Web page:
Carbohydrate Count

Most diets require the dieters to keep track of the number of calories in each of the foods they eat, and the meals and beverages they consume.

The low carb diet is different -- instead of counting calories, you only need to concern yourself with your carbohydrate count. There are many ways that you can track your carb intake.

One of the things to remember, though, is that there can be a significant difference between raw and cooked foods.

With raw foods, you generally are only concerned with the weight, or size, of the food, and the related carb count. Cooked foods, however, can often include additional seasonings, fats, or hidden ingredients that can alter the carbohydrate count quite drastically.

If you're serious about tracking your carb intake to have the most success with your low-carb diet, you might want to consider purchasing a carb counter. With this device you can easily determine the carbohydrate count of different foods, regardless of their ingredients.

You can also use a list of foods and their carbohydrate counts to help you figure out whether different meals fit into your low carb diet. Again, though, for this to be of value, you really need to know the full ingredient list for a dish.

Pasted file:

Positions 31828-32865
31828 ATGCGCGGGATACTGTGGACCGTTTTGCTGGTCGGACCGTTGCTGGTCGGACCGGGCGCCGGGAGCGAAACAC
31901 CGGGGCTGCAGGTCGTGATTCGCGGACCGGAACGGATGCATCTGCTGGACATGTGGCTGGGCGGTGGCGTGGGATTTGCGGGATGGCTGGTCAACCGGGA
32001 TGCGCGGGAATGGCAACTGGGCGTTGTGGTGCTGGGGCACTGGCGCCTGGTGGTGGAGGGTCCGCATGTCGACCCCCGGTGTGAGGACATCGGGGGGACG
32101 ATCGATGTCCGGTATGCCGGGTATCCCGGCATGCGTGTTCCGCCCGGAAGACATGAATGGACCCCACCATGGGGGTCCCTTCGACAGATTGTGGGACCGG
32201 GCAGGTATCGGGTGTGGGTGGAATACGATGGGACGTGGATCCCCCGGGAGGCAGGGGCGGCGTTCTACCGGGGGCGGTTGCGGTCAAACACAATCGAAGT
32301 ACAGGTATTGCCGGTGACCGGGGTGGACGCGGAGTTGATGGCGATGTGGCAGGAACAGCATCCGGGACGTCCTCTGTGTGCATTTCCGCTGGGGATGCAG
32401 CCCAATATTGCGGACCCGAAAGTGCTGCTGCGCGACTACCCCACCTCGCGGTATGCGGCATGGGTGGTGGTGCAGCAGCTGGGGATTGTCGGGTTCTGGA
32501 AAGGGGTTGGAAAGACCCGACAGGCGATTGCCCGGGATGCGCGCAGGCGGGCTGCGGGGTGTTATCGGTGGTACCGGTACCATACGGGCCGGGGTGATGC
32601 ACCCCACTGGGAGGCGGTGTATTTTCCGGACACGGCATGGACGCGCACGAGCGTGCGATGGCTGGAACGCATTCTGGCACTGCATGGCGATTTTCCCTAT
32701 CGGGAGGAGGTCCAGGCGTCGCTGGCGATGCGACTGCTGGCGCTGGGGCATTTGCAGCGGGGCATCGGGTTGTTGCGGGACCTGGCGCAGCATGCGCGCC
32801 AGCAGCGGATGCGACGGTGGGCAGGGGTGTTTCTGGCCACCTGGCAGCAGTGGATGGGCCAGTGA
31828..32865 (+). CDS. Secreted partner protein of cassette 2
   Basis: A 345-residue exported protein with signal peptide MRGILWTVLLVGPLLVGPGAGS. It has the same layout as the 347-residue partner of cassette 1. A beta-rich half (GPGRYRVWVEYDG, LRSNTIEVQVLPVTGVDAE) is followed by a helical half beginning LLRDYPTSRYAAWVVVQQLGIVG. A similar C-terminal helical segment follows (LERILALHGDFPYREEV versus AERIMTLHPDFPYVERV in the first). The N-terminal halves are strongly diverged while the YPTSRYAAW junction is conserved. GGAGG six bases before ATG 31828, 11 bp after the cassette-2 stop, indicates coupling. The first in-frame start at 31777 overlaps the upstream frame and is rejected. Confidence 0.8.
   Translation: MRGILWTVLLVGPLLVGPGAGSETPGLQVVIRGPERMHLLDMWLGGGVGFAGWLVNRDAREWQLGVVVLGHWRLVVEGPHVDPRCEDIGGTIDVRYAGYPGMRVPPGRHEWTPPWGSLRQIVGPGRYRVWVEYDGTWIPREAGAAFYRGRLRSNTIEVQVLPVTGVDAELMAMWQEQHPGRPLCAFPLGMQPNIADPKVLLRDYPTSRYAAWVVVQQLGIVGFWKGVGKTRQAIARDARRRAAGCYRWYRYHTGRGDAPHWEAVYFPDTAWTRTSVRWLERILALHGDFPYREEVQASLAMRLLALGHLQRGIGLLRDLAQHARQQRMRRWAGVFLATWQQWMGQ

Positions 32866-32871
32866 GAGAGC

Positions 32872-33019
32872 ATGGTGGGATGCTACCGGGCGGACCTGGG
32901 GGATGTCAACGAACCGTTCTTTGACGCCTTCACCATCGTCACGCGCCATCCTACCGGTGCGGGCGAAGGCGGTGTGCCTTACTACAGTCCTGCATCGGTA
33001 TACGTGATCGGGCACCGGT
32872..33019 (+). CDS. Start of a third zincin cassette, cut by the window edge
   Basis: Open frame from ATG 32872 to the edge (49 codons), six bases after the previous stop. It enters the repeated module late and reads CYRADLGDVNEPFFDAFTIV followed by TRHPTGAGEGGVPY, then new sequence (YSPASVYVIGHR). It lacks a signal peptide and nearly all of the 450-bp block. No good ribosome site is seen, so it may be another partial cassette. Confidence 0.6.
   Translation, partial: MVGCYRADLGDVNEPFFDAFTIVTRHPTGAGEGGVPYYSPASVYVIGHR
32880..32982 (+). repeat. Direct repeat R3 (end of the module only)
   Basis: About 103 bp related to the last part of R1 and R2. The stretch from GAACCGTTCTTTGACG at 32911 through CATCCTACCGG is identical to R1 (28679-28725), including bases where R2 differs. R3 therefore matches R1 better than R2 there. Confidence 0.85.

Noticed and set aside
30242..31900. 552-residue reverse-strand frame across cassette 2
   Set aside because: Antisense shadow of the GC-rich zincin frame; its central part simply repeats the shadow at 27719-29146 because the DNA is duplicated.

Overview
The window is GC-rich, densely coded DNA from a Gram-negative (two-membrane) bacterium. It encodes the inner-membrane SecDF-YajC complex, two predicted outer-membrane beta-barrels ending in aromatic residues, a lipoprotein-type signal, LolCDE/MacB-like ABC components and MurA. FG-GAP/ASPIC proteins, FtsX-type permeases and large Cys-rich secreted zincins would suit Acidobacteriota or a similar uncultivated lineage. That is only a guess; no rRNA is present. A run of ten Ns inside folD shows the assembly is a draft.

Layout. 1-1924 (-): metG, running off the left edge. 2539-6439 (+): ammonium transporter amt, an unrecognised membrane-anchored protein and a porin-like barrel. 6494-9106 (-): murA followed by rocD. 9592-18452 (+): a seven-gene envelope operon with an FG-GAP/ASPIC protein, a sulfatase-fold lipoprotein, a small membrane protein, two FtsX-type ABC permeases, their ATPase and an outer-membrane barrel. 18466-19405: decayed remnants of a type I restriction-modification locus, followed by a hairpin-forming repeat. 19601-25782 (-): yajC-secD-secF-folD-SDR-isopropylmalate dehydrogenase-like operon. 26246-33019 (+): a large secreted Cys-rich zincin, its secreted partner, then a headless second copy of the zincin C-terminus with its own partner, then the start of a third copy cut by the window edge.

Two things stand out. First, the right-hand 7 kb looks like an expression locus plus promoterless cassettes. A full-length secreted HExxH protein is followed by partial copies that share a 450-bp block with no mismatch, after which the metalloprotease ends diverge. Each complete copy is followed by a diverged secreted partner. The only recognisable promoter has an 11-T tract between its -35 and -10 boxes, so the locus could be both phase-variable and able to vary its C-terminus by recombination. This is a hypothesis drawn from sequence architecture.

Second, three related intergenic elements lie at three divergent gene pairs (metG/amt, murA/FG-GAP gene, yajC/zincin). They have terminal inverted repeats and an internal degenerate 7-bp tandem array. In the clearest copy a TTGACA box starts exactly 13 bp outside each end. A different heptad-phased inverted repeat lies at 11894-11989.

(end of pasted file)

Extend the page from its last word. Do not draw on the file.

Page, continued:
A food list will help, however, as you plan your own meals. By comparing your food lists with the types of dishes you enjoy you can figure out which are the better choices for your low carb diet. Sometimes even by eliminating or reducing a high-carb ingredient, you can adjust the recipe with little change to the taste of the dish.

If there is a particular recipe that you enjoy, but the carbohydrate count is too high, you can go online and find equivalent low-carb recipes. Usually, these recipes will include the carb count, as well as other nutritional information, but, because you have the ingredient list, it is easy to figure out yourself if you have to.

Don't worry too much about carb counts, though. If you're too enthusiastic, you might deprive yourself of important nutrients because your carb count for the day, or the meal, has been met.

Make it simple. Use the carbohydrate count to help you decide whether to include certain foods in your meals. Balance this against the foods you like, and the types of foods you need to eat to maintain a healthy balanced diet. And use the carb count to help you support decisions to avoid high-carb snacks that have no place in your diet.